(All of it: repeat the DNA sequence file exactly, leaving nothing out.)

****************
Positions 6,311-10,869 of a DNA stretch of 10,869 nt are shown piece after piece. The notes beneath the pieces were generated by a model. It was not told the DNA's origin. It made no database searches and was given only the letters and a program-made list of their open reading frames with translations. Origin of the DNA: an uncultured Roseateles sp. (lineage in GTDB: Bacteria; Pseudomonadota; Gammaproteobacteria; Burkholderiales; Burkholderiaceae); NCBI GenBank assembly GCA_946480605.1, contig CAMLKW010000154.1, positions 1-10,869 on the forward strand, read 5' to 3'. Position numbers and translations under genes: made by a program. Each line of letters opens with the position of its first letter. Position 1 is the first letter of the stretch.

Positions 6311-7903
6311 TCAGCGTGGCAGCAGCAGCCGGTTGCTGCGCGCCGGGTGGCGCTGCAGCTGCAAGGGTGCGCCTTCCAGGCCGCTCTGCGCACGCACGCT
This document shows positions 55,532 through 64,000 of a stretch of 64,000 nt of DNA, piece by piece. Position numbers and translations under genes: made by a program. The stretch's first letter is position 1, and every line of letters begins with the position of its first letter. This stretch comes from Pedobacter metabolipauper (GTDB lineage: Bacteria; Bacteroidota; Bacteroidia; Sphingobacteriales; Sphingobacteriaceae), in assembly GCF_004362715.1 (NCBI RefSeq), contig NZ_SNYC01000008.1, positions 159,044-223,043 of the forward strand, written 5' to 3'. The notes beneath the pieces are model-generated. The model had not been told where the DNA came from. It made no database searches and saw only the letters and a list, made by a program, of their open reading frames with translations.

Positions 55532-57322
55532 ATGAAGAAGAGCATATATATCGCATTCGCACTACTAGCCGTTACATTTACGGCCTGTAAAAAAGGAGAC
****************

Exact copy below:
Positions 6,311-10,869 of a DNA stretch of 10,869 nt are shown piece after piece. The notes beneath the pieces were generated by a model. It was not told the DNA's origin. It made no database searches and was given only the letters and a program-made list of their open reading frames with translations. Origin of the DNA: an uncultured Roseateles sp. (lineage in GTDB: Bacteria; Pseudomonadota; Gammaproteobacteria; Burkholderiales; Burkholderiaceae); NCBI GenBank assembly GCA_946480605.1, contig CAMLKW010000154.1, positions 1-10,869 on the forward strand, read 5' to 3'. Position numbers and translations under genes: made by a program. Each line of letters opens with the position of its first letter. Position 1 is the first letter of the stretch.

Positions 6311-7903
6311 TCAGCGTGGCAGCAGCAGCCGGTTGCTGCGCGCCGGGTGGCGCTGCAGCTGCAAGGGTGCGCCTTCCAGGCCGCTCTGCGCACGCACGCT
This document shows positions 55,532 through 64,000 of a stretch of 64,000 nt of DNA, piece by piece. Position numbers and translations under genes: made by a program. The stretch's first letter is position 1, and every line of letters begins with the position of its first letter. This stretch comes from Pedobacter metabolipauper (GTDB lineage: Bacteria; Bacteroidota; Bacteroidia; Sphingobacteriales; Sphingobacteriaceae), in assembly GCF_004362715.1 (NCBI RefSeq), contig NZ_SNYC01000008.1, positions 159,044-223,043 of the forward strand, written 5' to 3'. The notes beneath the pieces are model-generated. The model had not been told where the DNA came from. It made no database searches and saw only the letters and a list, made by a program, of their open reading frames with translations.

Positions 55532-57322
55532 ATGAAGAAGAGCATATATATCGCATTCGCACTACTAGCCGTTACATTTACGGCCTGTAAAAAAGGAGAC